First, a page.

Polar vs Nonpolar Covalent Bonds
As proposed by the American chemist G.N.Lewis, atoms are stable when they contain eight electrons in their valence shell. Most of the atoms have less than eight electrons in their valence shells (except the noble gases in the group 18 of the periodic table); therefore, they are not stable. These atoms tend to react with each other, to become stable. Thus, each atom can achieve a noble gas electronic configuration. Covalent bonds are a major type of chemical bonds, which connect atoms in a chemical compound. There are two types of covalent bonds as non-polar and polar covalent bonds.
What is Polar Covalent Bond?
Polarity arises due to the differences in electronegativity. Electronegativity gives a measurement of an atom to attract electrons in a bond. Usually Pauling scale is used to indicate the electronegativity values. If the electronegativity difference between the two atoms is very large (more than 1.7), then the bond will be ionic. For a bond to be a polar covalent bond, the electronegativity difference should not exceed the value 1.7. Depending on the degree of electronegativity difference, the covalent character can be changed. This degree of difference may be higher or lower. Therefore, the bond electron pair is pulled more by one atom compared to the other atom, which is participating in making the bond. This will result in an unequal distribution of electrons between the two atoms, and these types of covalent bonds are known as polar covalent bonds. Because of the uneven sharing of electrons, one atom will have a slightly negative charge whereas the other atom will have a slightly positive charge. At this instance, we say that the atoms have obtained a partial negative or positive charge. The atom with a higher electronegativity gets the slight negative charge, and the atom with a lower electronegativity will get the slight positive charge. Polarity means the separation of the charges. These molecules have a dipole moment. Dipole moment measures the polarity of a bond, and it is commonly measured in debyes (it also has a direction).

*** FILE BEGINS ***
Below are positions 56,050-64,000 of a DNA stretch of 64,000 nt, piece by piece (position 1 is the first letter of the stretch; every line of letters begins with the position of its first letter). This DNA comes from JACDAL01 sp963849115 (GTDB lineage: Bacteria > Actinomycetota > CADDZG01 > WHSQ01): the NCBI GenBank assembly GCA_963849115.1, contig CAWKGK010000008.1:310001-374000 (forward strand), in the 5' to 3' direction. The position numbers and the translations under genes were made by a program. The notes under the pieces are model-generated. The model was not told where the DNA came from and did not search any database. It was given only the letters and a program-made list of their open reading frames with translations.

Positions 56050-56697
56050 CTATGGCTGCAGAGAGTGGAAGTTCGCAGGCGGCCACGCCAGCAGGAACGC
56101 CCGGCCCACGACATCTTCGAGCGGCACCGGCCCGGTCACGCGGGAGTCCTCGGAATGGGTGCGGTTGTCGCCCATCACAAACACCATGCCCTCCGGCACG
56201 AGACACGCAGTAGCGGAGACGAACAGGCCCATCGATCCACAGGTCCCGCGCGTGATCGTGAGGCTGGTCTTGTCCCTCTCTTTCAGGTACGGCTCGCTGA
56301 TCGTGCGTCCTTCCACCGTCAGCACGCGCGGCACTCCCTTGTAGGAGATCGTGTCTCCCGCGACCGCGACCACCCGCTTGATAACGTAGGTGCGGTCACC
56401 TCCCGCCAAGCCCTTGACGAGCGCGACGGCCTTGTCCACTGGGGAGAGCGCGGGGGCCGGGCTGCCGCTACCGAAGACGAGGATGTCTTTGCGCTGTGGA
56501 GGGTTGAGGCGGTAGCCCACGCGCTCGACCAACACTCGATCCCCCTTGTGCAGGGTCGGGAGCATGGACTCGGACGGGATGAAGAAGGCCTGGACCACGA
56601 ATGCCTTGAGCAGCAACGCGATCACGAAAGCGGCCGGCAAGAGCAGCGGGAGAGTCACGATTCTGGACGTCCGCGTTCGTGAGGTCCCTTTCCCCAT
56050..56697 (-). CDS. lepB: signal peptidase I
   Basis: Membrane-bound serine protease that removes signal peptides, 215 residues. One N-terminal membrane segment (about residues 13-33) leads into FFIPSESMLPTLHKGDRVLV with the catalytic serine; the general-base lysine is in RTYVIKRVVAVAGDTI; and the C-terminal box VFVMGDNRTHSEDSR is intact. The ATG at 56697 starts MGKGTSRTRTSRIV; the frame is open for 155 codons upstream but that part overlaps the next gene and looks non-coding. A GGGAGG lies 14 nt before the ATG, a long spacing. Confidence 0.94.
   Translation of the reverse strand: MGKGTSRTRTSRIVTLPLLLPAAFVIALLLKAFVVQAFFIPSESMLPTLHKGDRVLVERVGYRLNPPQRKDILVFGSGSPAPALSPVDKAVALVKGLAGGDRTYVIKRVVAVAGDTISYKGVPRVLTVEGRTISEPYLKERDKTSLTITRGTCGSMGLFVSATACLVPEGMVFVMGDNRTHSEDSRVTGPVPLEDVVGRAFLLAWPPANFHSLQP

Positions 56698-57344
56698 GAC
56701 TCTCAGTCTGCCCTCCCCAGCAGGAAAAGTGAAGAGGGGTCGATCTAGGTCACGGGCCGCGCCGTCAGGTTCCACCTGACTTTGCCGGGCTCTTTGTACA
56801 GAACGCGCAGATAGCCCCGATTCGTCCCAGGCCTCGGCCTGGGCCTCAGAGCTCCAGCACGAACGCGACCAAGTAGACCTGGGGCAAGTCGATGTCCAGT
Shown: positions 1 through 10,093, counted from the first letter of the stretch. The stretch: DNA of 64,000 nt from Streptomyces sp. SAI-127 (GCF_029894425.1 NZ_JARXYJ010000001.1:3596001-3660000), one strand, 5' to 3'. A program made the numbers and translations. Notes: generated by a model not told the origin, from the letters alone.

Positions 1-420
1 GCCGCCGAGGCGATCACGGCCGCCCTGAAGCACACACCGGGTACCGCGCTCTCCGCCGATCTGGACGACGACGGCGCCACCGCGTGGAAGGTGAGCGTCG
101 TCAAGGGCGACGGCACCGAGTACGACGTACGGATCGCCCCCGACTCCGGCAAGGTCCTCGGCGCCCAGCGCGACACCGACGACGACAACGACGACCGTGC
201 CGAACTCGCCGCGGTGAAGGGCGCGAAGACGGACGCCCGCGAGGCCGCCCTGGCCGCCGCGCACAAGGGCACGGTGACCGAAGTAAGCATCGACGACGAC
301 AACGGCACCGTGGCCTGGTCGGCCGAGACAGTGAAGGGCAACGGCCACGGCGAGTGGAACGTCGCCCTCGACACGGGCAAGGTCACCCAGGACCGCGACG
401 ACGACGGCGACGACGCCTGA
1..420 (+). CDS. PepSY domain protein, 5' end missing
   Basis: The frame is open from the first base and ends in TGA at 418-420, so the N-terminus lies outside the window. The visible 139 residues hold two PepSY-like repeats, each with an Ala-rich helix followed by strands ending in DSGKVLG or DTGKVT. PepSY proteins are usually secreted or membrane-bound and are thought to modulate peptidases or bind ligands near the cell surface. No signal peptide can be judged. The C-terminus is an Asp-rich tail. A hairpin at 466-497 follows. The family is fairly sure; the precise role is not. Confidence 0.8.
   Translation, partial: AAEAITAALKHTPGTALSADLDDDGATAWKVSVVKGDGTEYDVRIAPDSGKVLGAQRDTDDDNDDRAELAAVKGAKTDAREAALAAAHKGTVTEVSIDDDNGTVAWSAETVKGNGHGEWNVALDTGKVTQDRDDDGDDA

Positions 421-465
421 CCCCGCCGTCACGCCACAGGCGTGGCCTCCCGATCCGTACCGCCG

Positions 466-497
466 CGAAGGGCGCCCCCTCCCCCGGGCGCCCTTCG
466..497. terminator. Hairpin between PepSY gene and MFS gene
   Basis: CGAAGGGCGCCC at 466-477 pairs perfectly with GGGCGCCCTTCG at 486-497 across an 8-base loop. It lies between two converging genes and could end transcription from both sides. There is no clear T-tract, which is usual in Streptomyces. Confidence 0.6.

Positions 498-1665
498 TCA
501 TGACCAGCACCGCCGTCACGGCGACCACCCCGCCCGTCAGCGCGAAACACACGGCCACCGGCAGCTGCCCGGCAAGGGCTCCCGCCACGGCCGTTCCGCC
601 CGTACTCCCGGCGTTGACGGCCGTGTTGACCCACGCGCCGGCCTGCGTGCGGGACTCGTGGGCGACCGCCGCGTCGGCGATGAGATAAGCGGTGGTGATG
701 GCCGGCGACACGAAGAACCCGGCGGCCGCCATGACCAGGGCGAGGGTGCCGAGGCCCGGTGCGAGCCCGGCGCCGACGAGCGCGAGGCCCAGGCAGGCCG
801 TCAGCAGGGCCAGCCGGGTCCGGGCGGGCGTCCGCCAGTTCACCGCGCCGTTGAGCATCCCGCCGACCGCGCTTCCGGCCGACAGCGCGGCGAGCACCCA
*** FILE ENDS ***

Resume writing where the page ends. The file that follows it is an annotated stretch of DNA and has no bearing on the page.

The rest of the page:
What is Non-Polar Covalent Bond?
When two of the same atom or atoms having the same electronegativity form a bond between them, those atoms pull the electron pair in a similar way. Therefore, they tend to share the electrons, and this kind of bonds is known as non-polar covalent bonds. For example, when the same atoms are joined to form molecules like Cl2, H2, or P4, each atom is bonded to another by a non-polar covalent bond.
What is the difference between Polar Covalent and Non-Polar Covalent Bonds?
• Covalent bonds, which are non-polar, are made by two atoms with similar electronegativities. Polar covalent bonds are made by two atoms with different electronegativities (but the different should not be exceeding 1.7).
• In non-polar covalent bonds, electrons are equally shared by the two atoms participating in making the bond. In polar covalent, electron pair is pulled more by one atom compared to the other atom. So the electron sharing is not equal.
• In polar covalent bond, the atoms have partial positive and negative charges, but in non-polar bonds, there are no partial charges for the atoms.
• Polar covalent bond has a dipole moment, whereas a non-polar covalent bond does not.